A vessel under sail has the right of way.
Drifting at night with the sails up and no lights on does not give you the right of way of anything or anybody anytime.

Quote:
Any vessel in a collision situation must take action to avoid a collision.
A vessel drifting is not navigating and can not stear clear. The power boat can not stear clear as the sailboat does not display required lights and are not visible to the operator of the powerboat.

Quote:
All vessels must keep a diligent watch (referring to the power boat).
True, but that is based on other boats displaying proper lights.
There is no rules of the road that says to anticipate idiots without lights or other means of signals or communications, then keep an eye out for them.

Quote:
CSY, I Have to disagree with your hard line approach.
Not taking a hard line approach here. Whatever that is..

Just trying to stress loud and clear that it is crazy and stupid to sail or drift at night with your lights turned off.
In fact it can be deadly...

Oops, it was deadly in this case, now, lets blame the other boat as he was going too fast..
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Old 08-06-2007, 20:52   #9
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E 18
RESPONSIBILITIES BETWEEN VESSELS

Except where Rules 9, 10, and 13 otherwise require:

(a) A power-driven vessel underway shall keep out of the way of:

a vessel not under command;
a vessel restricted in her ability to maneuver;
a vessel engaged in fishing;
a sailing vessel.
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Old 08-06-2007, 20:56   #10
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And here is the clincher, see part (g)

(b) A vessel restricted in her ability to maneuver, except a vessel engaged in mineclearance operations, shall exhibit:

three all-round lights in a vertical line where they can best be seen. The highest and lowest of these lights shall be red and the middle light shall be white;
three shapes in a vertical line where they can best be seen. The highest and lowest of these shapes shall be balls and the middle one a diamond.
when making way through the water, [a masthead light or lights/ masthead lights], sidelights and a sternlight in addition to the lights prescribed in subparagraph (b)(i);
when at anchor, in addition to the lights or shapes prescribed in subparagraphs (b)(i) and (b) (ii), the light, lights, or shapes prescribed in Rule 30.

(g) Vessels of less than 12 meters in length, except those engaged in diving operations, shall not be required to exhibit the lights prescribed in this Rule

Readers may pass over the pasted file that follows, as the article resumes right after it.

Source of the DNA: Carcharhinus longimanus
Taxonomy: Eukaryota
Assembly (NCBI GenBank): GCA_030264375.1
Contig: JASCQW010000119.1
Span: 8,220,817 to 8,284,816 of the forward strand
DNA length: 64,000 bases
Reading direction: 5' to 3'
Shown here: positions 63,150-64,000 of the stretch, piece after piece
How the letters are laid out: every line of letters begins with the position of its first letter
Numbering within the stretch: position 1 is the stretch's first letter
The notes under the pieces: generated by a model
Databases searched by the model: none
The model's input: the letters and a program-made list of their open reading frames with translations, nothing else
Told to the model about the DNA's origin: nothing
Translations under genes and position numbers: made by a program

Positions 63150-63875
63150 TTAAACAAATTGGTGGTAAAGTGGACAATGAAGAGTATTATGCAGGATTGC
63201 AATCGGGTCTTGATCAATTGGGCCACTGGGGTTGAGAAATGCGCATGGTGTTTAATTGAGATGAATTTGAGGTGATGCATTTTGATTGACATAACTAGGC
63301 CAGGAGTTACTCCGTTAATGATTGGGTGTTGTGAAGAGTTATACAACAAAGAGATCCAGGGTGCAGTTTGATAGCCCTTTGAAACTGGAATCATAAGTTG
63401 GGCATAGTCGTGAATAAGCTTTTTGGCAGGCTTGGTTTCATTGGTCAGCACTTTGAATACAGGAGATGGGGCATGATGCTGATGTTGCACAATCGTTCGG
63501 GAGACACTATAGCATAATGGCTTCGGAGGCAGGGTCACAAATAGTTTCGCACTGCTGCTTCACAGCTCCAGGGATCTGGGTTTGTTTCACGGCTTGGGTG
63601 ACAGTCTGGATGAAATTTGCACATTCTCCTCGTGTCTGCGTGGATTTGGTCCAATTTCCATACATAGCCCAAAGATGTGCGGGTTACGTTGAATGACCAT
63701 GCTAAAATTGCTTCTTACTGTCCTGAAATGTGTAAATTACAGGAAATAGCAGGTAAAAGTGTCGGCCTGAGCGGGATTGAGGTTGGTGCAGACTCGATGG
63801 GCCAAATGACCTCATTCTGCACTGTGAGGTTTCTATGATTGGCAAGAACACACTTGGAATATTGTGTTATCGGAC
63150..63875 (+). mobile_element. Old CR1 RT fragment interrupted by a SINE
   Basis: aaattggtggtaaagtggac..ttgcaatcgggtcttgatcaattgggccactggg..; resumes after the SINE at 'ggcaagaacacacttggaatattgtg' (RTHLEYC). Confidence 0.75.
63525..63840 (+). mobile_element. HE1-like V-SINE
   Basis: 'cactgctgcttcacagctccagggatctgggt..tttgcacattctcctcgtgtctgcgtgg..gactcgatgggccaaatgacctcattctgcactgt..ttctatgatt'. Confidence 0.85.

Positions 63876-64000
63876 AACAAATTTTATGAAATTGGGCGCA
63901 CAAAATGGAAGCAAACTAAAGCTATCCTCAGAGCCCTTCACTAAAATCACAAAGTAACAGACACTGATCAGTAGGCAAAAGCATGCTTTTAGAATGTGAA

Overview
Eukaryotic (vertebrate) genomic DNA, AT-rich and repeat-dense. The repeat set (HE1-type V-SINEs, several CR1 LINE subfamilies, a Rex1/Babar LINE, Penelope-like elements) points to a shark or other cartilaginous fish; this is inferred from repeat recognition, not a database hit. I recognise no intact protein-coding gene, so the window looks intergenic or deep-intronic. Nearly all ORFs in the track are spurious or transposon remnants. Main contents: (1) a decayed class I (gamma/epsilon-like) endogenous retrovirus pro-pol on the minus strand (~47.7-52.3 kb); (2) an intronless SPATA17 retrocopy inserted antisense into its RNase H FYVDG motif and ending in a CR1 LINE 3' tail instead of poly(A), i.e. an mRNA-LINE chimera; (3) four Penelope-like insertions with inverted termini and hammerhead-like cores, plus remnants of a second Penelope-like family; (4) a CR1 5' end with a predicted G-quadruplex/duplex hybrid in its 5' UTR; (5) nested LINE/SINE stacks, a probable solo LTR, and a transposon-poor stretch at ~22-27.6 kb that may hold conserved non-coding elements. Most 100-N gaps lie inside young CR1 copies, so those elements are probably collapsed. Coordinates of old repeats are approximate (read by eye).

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Old 09-06-2007, 09:38   #11
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Also bear in mind that they are dealing with a MOTOR VEHICLE and BWI. California laws may very well assign criminal blame to any drunk/impaired "driver" of any motor vehicle when negligent operation (no lights) of that vehicle results in a death.

That's not unusual, nor is it unfair. The operator of any machinery, boat, car, or whatever, needs to be held responsible (usually *partially* responsible) when their actions play a role in causing a death.

I'd assume the press report is, as usual, missing half the details and mildly distorting the rest.
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Old 09-06-2007, 09:49   #12
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OTOH, an O'Day 27 has a 34' high mast. If the boat had her sails up, it would take a very dark night indeed before most people driving a highly maneuverable 24' power boat would run into it.
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Old 09-06-2007, 10:09   #13
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California laws may very well assign criminal blame to any drunk/impaired "driver" of any motor vehicle when negligent operation (no lights) of that vehicle results in a death.
Exactlly!!

And look where Paris Hilton is now!! Just because she is rich does not mean that she can drive while intoxicated. Nor should anybody...PERIOD!!

If anybody who drinks. And knows that they will not be able to operate a vehicle. Wheter that be a car or boat. Should limit their drinking. Find a place to sleep it off. If underway. They should only drink a bit. But not alot. Especially near coastal areas, due to traffic.
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Old 09-06-2007, 10:12   #14
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You do the crime. You do the time. Paris Hilton goes back to jail.
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Old 09-06-2007, 11:25   #15
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Lets keep on topic .. this is about a boating incident, not paris.